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“Speaking of Jazz”

Nicholas Payton

Reviewing the architecture of Rose Hall for the New York Times, Nicolai Ouroussoff wrote: “Situated in a maze of commercial interests, the jazz center shows how contorted an effort it takes to negotiate a city where business so often comes before art.” Tell us about it. Even saying “Dizzy’s Club Coca-Cola” involves contortions of a sort. This is Jazz at Lincoln Center’s new nightclub space, and it opened on Dizzy’s birthday with a Gillespie-themed festival in three parts: small group, Latin and big band. The small-group week belonged to Bill Charlap’s trio with Peter and Kenny Washington, featuring special guests Charles McPherson and Nicholas Payton.

Like the other two Rose Hall spaces, Dizzy’s boasts excellent acoustics and sightlines. Like the Allen Room, it has large (but not quite as large) glass windows behind the bandstand, affording a beautiful view and a feeling of open space. For a club, Dizzy’s is quite an expanse—think the Jazz Standard but a good deal wider. There was a long line out the door, but the room still seemed spacious after everyone filed in. This was an attentive jazz audience, but in a room this diffuse, chatterboxes on a date could choose to ignore the band. We shall see. Wood paneling around the room makes for a sleek look and warm sound, but the bare grey concrete floor leaves something to be desired. Menu-wise, Dizzy’s is enticing and reasonably priced ($30 cover charge aside). I had the pleasure of sitting with Celeste Beatty of Sugar Hill Golden Ale. Skip the Coca-Cola and order one of these, straight outta Harlem.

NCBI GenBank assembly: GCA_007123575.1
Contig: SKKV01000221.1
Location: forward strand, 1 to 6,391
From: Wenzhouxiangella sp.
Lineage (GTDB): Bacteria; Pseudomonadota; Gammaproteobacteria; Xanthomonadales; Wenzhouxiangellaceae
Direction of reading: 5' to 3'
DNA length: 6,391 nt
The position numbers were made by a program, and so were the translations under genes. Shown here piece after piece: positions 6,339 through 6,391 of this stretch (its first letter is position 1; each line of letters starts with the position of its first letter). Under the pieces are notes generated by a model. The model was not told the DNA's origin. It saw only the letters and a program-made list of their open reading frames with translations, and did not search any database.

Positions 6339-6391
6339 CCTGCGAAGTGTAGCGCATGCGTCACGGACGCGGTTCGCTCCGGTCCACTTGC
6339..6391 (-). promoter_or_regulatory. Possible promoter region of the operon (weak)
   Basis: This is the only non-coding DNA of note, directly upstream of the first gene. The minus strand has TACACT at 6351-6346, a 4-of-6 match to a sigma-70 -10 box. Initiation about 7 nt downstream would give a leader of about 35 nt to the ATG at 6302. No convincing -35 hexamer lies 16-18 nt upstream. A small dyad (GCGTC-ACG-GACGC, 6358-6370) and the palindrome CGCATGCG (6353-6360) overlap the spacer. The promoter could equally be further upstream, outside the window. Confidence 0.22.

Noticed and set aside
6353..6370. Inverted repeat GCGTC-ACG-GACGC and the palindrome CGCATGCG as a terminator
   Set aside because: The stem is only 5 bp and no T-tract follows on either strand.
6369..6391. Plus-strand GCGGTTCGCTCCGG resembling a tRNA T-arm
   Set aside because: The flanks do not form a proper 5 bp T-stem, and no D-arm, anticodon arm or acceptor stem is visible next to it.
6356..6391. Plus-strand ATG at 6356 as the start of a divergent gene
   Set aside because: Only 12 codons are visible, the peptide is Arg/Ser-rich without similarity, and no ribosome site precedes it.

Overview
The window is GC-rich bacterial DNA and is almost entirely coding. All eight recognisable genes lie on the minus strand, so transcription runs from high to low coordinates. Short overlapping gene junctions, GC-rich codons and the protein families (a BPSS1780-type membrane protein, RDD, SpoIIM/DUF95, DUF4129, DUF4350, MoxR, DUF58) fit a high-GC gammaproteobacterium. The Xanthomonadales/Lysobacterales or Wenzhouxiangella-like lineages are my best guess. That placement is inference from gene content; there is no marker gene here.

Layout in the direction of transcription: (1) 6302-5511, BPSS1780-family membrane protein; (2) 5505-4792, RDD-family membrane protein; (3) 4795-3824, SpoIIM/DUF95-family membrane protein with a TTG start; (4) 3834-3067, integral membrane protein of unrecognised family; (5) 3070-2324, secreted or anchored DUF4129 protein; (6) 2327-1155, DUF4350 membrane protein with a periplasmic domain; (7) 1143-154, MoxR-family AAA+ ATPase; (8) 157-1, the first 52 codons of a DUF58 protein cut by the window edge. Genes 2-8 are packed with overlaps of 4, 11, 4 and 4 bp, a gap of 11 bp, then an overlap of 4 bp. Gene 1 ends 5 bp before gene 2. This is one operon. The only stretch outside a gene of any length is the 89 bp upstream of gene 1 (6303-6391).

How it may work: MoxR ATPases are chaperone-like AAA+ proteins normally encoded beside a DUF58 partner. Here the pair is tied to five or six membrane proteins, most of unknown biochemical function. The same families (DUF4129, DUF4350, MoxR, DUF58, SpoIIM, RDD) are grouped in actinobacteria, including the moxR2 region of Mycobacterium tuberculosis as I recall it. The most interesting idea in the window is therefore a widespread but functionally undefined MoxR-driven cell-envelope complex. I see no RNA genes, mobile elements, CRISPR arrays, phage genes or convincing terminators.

Hearing Bill Charlap and crew stretch on a set of “Gillespiana” was a treat. Payton was sure-footed and never shrill. In fact, a shrill trumpet note has yet to be heard in any of these rooms (even Greg Gisbert’s high-note climax on “A Night in Tunisia” a few nights ago was easy on the ears). McPherson played with profound subtlety but evinced a Dolphy/Spaulding edge on his ballad features, “Darn That Dream” and “But Beautiful.” Both Washingtons—Peter in particular—were teeming with ideas as soloists. Charlap brought swarms of harmonic insight (not to mention some jaw-dropping technique) to such traditional bop fare as “Hot House,” “Woody ‘n’ You” and “Anthropology.”

Dizzy’s will often hold a late-night “hang set,” the first of which featured pianist John Hicks and bassist Curtis Lundy. There’s talk of this becoming the new after-gig spot, in the manner of the sorely missed Bradley’s. Again, we shall see. New York could always use more community-building spaces, and if Dizzy’s Club Coca-Cola can rise above the cold corporate feel of its name, more power to it.

Originally Published